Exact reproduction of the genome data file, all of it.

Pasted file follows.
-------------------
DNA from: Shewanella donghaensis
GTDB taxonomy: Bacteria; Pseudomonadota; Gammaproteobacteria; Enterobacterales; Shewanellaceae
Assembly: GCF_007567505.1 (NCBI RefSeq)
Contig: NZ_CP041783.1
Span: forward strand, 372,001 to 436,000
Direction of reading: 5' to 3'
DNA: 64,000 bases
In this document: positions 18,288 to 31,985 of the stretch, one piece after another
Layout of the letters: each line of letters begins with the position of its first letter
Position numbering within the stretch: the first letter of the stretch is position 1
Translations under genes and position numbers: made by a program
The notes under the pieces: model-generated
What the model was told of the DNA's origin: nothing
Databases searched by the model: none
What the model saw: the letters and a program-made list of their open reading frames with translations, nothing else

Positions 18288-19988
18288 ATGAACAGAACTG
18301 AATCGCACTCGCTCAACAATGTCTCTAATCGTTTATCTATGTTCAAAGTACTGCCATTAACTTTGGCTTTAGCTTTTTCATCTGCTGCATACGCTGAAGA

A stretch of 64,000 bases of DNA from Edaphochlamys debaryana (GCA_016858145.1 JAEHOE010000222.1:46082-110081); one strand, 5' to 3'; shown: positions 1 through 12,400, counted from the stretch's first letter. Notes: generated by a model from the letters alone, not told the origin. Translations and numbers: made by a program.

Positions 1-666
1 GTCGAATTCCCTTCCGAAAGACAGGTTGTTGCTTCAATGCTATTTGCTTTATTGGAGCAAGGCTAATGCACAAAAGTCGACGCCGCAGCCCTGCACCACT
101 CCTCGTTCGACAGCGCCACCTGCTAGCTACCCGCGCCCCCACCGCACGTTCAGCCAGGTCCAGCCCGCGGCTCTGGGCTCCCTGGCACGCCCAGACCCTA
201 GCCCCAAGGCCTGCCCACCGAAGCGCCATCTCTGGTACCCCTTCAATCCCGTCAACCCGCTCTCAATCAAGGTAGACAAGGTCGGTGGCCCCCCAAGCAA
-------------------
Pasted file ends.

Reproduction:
DNA from: Shewanella donghaensis
GTDB taxonomy: Bacteria; Pseudomonadota; Gammaproteobacteria; Enterobacterales; Shewanellaceae
Assembly: GCF_007567505.1 (NCBI RefSeq)
Contig: NZ_CP041783.1
Span: forward strand, 372,001 to 436,000
Direction of reading: 5' to 3'
DNA: 64,000 bases
In this document: positions 18,288 to 31,985 of the stretch, one piece after another
Layout of the letters: each line of letters begins with the position of its first letter
Position numbering within the stretch: the first letter of the stretch is position 1
Translations under genes and position numbers: made by a program
The notes under the pieces: model-generated
What the model was told of the DNA's origin: nothing
Databases searched by the model: none
What the model saw: the letters and a program-made list of their open reading frames with translations, nothing else

Positions 18288-19988
18288 ATGAACAGAACTG
18301 AATCGCACTCGCTCAACAATGTCTCTAATCGTTTATCTATGTTCAAAGTACTGCCATTAACTTTGGCTTTAGCTTTTTCATCTGCTGCATACGCTGAAGA

A stretch of 64,000 bases of DNA from Edaphochlamys debaryana (GCA_016858145.1 JAEHOE010000222.1:46082-110081); one strand, 5' to 3'; shown: positions 1 through 12,400, counted from the stretch's first letter. Notes: generated by a model from the letters alone, not told the origin. Translations and numbers: made by a program.

Positions 1-666
1 GTCGAATTCCCTTCCGAAAGACAGGTTGTTGCTTCAATGCTATTTGCTTTATTGGAGCAAGGCTAATGCACAAAAGTCGACGCCGCAGCCCTGCACCACT
101 CCTCGTTCGACAGCGCCACCTGCTAGCTACCCGCGCCCCCACCGCACGTTCAGCCAGGTCCAGCCCGCGGCTCTGGGCTCCCTGGCACGCCCAGACCCTA
201 GCCCCAAGGCCTGCCCACCGAAGCGCCATCTCTGGTACCCCTTCAATCCCGTCAACCCGCTCTCAATCAAGGTAGACAAGGTCGGTGGCCCCCCAAGCAA